On Friday morning, Nathaniel Williams was in the middle of packing to leave Marrakech, Morocco for the next stage of his trip when it happened.
“Out of nowhere, the ground just started to shake, started to vibrate,” he told CTV News Channel Sunday, speaking from Las Palmas, Spain. “And my partner and I looked at each other and we were just in absolute shock.”
What they were experiencing was the nation’s strongest earthquake in more than a century – a 6.8 magnitude quake which killed more than 2,000 people, a number which is still rising as rescuers strive to pull people from the rubble.
The epicentre of the quake was around 70 kilometres south of Marrakech, in the Atlas Mountains region, where Williams and his partner had been just the day before.
The couple, who come from Toronto, were back at their Airbnb on the outskirts of the city when the quake hit, packing up to head to Spain, where they are now.
As the room began to shake, they were plunged into darkness, Williams said. The light fixtures started to sway as the building shuddered. He tried to make it outside, but the floor was so unsteady that he fell as soon as he left the doorway. His partner called him back into the room where it was safer.
“We just grabbed each other and held each other and just hoped and prayed for the best,” Williams said. “But we were thinking, ‘this may be our last moments,’ honestly.”
He described it as “terrifying,” adding that the most intense shaking last 20 seconds, but that it felt like a minute.
“It was very scary. I never experienced anything like that in my life,” he said.
“We knew that in the city itself, it would be much worse, ‘cause there’s a lot of people walking the streets and restaurants, a lot of people on motorbikes, the streets are very close together, so we knew that it was going to be really bad.”
The couple were in the Atlas Mountains region on Thursday, where the earthquake would later strike. The region is known for small, scenic villages nestled in the mountains, and has been devastated by the earthquake. Numerous houses collapsed in the quake or were smashed by falling rocks from the mountains, and the winding roads were made nearly impassable by rubble, causing difficulties for rescue operations attempting to reach those still trapped.
“The region’s absolutely beautiful … the people are amazing, very kind, very friendly,” Williams said. “We spent a lot of time having food with them, exchanging stories, so we really connected with the people in the Atlas mountains, so my heart goes out to them.”
Rural areas were more likely to have their buildings collapse in the earthquake, not only because of proximity to the epicentre of the quake, but also because they’re not designed to withstand intense tremors.
“Unfortunately mortar building like that are prone to collapse,” Russell Pysklywec, professor of geophysics at the University of Toronto, told CTV National News. “Really, what we have to do is build for these events.”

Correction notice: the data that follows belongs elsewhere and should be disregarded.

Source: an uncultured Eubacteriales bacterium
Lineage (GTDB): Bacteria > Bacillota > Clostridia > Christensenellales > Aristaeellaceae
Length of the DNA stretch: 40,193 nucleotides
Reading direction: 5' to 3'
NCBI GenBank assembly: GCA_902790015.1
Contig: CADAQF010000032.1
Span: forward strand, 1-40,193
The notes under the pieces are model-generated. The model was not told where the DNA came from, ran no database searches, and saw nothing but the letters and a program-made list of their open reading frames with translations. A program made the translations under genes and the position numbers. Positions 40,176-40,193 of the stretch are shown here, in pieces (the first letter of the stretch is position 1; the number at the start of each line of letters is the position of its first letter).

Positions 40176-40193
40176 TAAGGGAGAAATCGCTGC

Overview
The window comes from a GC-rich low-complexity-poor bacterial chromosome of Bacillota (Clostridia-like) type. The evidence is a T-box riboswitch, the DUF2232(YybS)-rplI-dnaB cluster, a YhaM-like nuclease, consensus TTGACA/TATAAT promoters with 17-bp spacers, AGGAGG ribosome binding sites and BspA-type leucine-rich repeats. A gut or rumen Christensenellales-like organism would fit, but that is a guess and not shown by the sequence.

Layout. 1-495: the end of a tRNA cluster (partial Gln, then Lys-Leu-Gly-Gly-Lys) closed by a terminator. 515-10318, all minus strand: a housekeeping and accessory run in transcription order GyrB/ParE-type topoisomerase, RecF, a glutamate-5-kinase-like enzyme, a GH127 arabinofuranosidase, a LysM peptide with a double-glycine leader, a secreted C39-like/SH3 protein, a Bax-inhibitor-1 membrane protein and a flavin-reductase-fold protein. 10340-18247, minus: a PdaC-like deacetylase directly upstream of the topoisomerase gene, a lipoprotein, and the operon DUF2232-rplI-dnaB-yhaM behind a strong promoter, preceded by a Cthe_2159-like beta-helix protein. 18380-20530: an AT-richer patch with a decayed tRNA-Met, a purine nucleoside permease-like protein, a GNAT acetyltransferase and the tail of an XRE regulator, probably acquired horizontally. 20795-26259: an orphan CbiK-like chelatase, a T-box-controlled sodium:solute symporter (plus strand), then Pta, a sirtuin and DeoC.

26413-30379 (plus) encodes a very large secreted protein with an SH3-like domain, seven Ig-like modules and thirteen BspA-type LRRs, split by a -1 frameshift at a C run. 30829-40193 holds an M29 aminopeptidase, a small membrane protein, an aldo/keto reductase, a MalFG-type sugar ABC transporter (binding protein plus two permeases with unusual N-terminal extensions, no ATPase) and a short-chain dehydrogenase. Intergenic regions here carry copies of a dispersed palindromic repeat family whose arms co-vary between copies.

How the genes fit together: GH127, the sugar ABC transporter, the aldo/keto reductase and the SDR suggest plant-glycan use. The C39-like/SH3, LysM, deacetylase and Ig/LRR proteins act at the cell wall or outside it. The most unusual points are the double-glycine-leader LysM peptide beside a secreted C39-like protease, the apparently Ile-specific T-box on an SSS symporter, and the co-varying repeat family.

In Marrakech, many buildings are also seriously damaged. Tourists and residents lined up Sunday to donate blood to help the wounded.
Williams described walking through the streets on Friday after the earthquake as a shock.
“We just seen debris and rubble everywhere, especially blocking the entrances to a lot of these smaller homes. It was just absolute chaos. Children were crying, everyone was just in the streets, terrified to go back into their homes – it was very sad.”
Back in Canada, the Moroccan Association of Toronto has been reaching out to those in the area affected by the earthquake.
Narjiss Lazrak told CTV News Channel on Sunday that they’ve heard more back from some regions than others.
“Some areas that the houses have been destroyed,” she said. “Some houses no access to water, no food, nothing.”
Others experienced the quake as nothing more than a “movement” and then “a big loud noise that scared everybody,” she said.
They’ve heard from those on the ground in Marrakech that the rescue process has been difficult and harrowing at times.
“It’s hard because if you are getting the big machinery on areas like this, it might hurt other people who are under debris, so that’s what makes it very challenging, because we want to rescue those people under debris,” Lazrak said.
“Also, some areas (authorities) couldn’t get to them because of the height, or because of the roads are broken.”
Moroccan Montreal city councillor Abdelhaq Sari told the Canadian Press on Saturday that it’s been difficult for members of the Moroccan community in Montreal to get in contact with family members in rural areas of the country following the earthquake.
He is calling for the Canadian government to help with aid efforts.
“Morocco is a friend of Canada,” Sari said. “If we can help it will be very, very appreciated.”
The Moroccan community in Canada is already pulling together aid efforts. Lazrak said that they’ve begun to raise money to help those who were affected by the earthquake, and have seen a lot of interest.
“We also being approached by so many organizations from all over Canada to help fundraise for us,” she said.
Similar fundraising is occurring in Windsor, Ont., where the city’s Muslim community is gathering funds through the Windsor Islamic Association. They’ve already raised $13,000.
With files from CTV National News’ Melanie Nagy, The Canadian Press